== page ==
What You Should Take Off Your Desk Right Now
What's on your desk? A tape dispenser? A stapler? A dictionary?
These office supplies could be disrupting your workflow, says professional organizer Jennifer Hofmann of Salem, Ore.-based Inspired Home Office, an office organization consulting company.
Hofmann says small-business owners can improve their workflow by rethinking what's on their desk.
Related: What Your Desk Says About You
"Tools that are used less than once a month should be put in a drawer or cabinet," says Hofmann, who helps entrepreneurs create productive workspaces. "They're taking up precious space that could be used for things you use every day or things that inspire you."
"Your desk says who you are, what you value, where you're going and what your dreams are," says Hofmann. "It's a litmus test for your life. If it doesn't portray an accurate picture, you need to change that."
Aside from clutter that you don't use, here are three more items that Hofmann says entrepreneurs should take off of their desk:
1. Cords. If you're still using a mouse or speakers attached with cords, it may be time to upgrade your technology.
"Cords look like a nest of snakes," she says. "On a desk, they not only take away from the workable surface area, they create visual clutter. I recommend that people use wireless devices to give back that space and make the area more visually appealing."
2. To-Do Pile. A stack of work may seem productive, but it can have the opposite effect.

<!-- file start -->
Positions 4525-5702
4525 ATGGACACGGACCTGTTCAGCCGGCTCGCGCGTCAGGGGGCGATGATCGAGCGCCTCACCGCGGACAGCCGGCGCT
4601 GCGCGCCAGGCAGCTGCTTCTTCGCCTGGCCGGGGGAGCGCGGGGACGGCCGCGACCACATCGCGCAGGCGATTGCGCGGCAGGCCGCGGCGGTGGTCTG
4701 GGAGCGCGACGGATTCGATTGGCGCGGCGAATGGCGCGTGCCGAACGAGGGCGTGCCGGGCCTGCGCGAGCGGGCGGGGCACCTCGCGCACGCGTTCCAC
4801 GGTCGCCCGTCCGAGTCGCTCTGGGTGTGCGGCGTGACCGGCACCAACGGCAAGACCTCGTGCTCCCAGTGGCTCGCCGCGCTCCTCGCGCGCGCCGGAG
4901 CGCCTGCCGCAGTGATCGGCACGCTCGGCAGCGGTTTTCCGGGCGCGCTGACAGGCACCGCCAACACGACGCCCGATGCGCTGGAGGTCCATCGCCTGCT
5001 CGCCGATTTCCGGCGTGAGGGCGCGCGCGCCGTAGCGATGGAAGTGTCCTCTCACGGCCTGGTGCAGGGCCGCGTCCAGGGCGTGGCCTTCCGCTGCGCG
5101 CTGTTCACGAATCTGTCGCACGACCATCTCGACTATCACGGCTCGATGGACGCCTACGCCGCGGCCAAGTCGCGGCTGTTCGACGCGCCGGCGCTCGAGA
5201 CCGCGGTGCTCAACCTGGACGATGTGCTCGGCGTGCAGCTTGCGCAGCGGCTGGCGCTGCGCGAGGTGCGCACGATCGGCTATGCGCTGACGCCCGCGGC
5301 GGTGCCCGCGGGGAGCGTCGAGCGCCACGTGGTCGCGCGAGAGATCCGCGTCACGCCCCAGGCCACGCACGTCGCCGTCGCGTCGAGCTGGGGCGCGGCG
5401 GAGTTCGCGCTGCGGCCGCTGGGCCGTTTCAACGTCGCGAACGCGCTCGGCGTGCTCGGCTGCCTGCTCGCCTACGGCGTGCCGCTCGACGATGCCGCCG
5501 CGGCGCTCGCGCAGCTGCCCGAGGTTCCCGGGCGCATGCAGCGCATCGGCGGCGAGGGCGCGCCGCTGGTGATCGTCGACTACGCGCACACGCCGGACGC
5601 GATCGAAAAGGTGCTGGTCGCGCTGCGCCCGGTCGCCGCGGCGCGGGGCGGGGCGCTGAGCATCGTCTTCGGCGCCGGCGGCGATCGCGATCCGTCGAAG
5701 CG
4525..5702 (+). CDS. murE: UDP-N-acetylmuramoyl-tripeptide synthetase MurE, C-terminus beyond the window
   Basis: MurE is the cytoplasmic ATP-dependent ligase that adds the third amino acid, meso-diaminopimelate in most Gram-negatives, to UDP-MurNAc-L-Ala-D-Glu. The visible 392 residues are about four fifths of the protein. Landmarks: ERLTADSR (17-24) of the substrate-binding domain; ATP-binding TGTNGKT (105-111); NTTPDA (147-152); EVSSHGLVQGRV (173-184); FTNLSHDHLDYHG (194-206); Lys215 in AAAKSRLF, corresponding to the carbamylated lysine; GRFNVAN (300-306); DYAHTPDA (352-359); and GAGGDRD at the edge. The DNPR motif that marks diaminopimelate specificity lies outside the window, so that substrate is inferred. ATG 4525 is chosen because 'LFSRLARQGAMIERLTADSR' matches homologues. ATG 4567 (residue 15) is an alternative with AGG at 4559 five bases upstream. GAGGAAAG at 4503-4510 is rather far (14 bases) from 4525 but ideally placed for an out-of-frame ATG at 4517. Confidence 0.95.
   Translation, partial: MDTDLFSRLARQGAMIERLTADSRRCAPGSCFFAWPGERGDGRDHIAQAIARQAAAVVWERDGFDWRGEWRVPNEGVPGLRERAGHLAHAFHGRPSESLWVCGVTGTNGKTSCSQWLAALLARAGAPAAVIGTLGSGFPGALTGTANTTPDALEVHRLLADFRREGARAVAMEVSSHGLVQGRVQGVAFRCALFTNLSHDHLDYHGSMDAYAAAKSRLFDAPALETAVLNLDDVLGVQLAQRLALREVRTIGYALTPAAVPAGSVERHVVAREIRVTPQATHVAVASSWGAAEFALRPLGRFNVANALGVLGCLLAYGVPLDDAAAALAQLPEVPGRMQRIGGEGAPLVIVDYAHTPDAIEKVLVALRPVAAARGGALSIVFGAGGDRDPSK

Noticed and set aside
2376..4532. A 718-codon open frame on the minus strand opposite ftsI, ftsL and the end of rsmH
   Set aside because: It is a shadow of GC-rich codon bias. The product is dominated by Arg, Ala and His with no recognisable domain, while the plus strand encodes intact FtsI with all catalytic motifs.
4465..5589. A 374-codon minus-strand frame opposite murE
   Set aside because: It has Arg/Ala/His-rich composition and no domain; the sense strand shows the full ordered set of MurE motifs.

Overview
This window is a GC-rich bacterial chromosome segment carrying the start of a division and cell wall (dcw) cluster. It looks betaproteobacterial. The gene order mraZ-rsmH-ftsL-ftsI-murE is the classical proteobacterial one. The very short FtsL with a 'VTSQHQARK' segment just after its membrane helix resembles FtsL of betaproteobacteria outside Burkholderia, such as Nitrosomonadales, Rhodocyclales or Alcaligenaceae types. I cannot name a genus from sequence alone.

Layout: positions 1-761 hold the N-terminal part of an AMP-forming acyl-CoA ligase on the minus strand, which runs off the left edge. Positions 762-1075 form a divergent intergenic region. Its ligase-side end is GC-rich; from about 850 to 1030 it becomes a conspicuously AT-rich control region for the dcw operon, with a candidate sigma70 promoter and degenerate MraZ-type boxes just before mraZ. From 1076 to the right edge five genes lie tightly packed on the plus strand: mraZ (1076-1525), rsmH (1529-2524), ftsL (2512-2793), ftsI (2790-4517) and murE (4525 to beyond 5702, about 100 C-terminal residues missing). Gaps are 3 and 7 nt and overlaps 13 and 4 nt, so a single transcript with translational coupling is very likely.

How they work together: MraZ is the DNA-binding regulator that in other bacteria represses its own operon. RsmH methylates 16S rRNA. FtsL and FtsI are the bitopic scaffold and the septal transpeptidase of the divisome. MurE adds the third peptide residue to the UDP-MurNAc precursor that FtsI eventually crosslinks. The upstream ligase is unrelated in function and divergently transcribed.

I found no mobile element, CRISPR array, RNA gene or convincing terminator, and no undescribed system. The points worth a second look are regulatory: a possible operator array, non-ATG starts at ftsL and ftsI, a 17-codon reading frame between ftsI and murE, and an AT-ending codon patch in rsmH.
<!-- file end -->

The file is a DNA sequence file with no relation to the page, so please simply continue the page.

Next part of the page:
"A lot of people have a pile of stuff waiting to do," she says. "They use it to remind themselves of what's important -- except the pile often gets so big and unwieldy that it contributes to distractibility and overwhelms, making you less productive.”
Instead, Hofmann suggests that the to-do list stay on the desk, but the to-do pile be put somewhere else.
3. Random Objects. Thank you cards, knick-knacks from a relative, tax documents from previous years -- Hofmann says these objects can be dead weight.
"Anything that has been sitting on your desk for a year or more and hasn't been touched or appreciated should be removed," she says. "This stuff affects productivity on an unconscious level. Energetically it can feel heavy."
Hofmann says to pay special attention to what's on, around or behind your computer screen.
"This is the most important area to de-clutter," she says. "It's what you look at when you're trying to think. I encourage my clients to look at the layers on their desks and peel back what's not enjoyed. Photos that make you smile will help your productivity. Other stuff should be removed."
What should be on your desk.
"Fundamentally, your desk should support you," says Hofmann. "Replace the objects you remove with what is the opposite. Instead of things that make you feel heavy, guilty or overwhelmed, bring in things that uplift, nourish and encourage you. For example, replace that pencil cup with a vase of flowers or a budding branch. Your desk should bear reflection on the best things in your life."
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